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Credo November 2014 Bray Slider

Prayer in the English Reformation (Gerald Bray)

In the most recent issue of Credo Magazine, “How Then Shall We Pray? The Necessity of Prayer for the Christian Life,” Gerald Bray has contributed two excellent articles on “Prayer in the English Reformation.” Gerald Bray is research professor of divinity, history, and doctrine at Beeson Divinity School. He is the author of numerous books, including God Has Spoken: A History of Christian Theology and God is Love: A Biblical and Systematic Theology.

Credo Front October 2014 CoverHere is the start of Bray’s article:

It may seem strange to think that arguments about prayer played a central role in the Protestant Reformation. We know that people did not have the Bible in their own language and that the institutional church suffered from defects that had to be put right, and we think that was what the Reformation was mainly about. Prayer, on the other hand, strikes us as having been much the same after the great upheaval of the sixteenth century as it had been before. It is hard to believe that people did not cry out to God before the Reformation, and since human needs do not change, it is equally hard to believe that their prayers did either. But prayer is at the heart of our devotional life as Christians, and because that devotional life was deeply affected by the movement of reform, questions surrounding the nature and practice of prayer were bound to be raised sooner or later.

Will you pray for me?

To understand what happened and why, we must step back into the medieval world in which Martin Luther grew up. The French historian Georges Duby (1919-96) classified medieval society into three distinct orders – those who prayed, those who fought and those who worked. These orders, better known to us as the three estates of the realm, were clearly demarcated from each other by a series of laws, customs and taboos that extended even to what each of them was allowed to wear. The praying order was the first, or spiritual estate, consisting of priests, monks, friars and other people who were officially recognized as “religious.” It was their duty to connect society to God, a task which was thought to be aided by imposing a semi-heavenly lifestyle on them. Like the angels, they were required to be celibate and they spoke, wrote and prayed in a language that was not in common use. They lived by their own laws, in their own quarters, and were as cut off from the world as they could be.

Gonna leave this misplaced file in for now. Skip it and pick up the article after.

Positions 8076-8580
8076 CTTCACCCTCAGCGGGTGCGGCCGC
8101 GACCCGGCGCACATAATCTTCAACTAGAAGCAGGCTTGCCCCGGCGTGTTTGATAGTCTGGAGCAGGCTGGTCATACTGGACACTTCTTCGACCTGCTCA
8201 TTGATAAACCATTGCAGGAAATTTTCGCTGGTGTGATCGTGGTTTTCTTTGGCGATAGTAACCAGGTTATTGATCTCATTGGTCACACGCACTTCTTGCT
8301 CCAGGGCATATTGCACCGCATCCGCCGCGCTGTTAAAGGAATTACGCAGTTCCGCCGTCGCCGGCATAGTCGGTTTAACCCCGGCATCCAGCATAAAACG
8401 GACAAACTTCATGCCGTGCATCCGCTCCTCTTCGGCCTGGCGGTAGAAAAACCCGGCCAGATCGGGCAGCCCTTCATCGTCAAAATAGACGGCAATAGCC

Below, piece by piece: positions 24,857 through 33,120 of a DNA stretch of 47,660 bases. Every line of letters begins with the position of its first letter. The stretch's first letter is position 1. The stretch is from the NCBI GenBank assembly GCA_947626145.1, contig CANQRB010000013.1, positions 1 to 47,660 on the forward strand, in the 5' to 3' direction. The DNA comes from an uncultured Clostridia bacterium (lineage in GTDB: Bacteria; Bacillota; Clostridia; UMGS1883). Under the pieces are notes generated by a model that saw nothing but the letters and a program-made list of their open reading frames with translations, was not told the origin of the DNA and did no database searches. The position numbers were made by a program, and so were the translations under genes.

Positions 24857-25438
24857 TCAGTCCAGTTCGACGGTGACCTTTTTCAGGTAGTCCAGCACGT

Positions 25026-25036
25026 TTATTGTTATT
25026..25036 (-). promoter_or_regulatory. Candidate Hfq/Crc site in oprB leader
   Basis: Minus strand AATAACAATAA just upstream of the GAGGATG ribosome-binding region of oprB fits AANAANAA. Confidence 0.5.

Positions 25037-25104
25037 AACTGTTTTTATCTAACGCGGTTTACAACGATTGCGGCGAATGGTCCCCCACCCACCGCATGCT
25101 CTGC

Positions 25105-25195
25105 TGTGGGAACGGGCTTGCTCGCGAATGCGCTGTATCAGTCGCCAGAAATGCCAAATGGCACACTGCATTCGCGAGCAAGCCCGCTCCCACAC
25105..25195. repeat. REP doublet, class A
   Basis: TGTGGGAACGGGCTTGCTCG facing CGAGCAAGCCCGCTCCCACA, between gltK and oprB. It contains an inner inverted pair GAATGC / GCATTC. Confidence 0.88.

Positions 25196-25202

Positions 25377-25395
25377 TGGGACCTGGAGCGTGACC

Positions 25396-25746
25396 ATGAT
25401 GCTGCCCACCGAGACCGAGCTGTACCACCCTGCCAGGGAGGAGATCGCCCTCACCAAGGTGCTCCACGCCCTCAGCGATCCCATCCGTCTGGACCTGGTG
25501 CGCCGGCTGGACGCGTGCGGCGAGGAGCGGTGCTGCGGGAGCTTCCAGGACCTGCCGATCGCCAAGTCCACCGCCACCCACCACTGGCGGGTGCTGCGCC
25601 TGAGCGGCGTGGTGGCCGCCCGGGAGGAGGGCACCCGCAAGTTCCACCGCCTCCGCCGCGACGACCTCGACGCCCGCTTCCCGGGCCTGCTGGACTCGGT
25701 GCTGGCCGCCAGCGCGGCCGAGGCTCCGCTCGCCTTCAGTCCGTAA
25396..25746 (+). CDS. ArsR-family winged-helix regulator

This way of life seems strange to us now, but it had a logic of its own. …

Read the rest of Bray’s article today!

To view the Magazine as a PDF {Click Here}

We live in a world that screams to get our attention. From the moment you wake up to the second you hit your pillow at night, something or someone wants your time. Hosts of people are waiting for you to friend them on Facebook. The world awaits your next tweet and blog post. Your phone is buzzing because you have another email that needs your response. When you go home and turn on your TV there are innumerable “must see” shows, as well as breaking news you cannot afford to miss.  Let’s face it, the world we live in is quite loud, and it never sleeps.

In the midst of all this noise, where does extended time in prayer fit in? Or does it? Prayer seems to run contrary to the busyness of life in the twenty-first century. If you don’t believe me, ask yourself this question, “When was the last time I spent more than 15 minutes in uninterrupted prayer with the Lord?” Church history shows that for Christians who came before us, private and corporate prayer was essential, assumed to be a necessary staple for the Christian and the church. After all, it is the God-given means by which we have fellowship and communion with God himself.  Should we neglect prayer we actually neglect God, and the consequences are spiritually fatal. But should we set aside time to pray to God, we will benefit greatly, finding God to be a refuge and a shield in the midst of a chaotic, consuming, and demanding world.

In this issue of Credo Magazine we will focus on prayer, looking at how Christians in ages past have understood the importance of prayer, as well as Scripture’s own emphasis on the necessity of prayer. Not only will we recognize the importance of prayer, but in this issue we will look at how we pray as well. My guess is that most Christians have never even thought about how they should pray. Well here is a great opportunity to do so!

Contributors include: Gerald Bray, Aimee Byrd, Juan R. Sanchez, Peter Beck, Sandy Willson, Tim Keller, Sam Storms, Phil Johnson, Donald Whitney, Nancy Guthrie, among many others.

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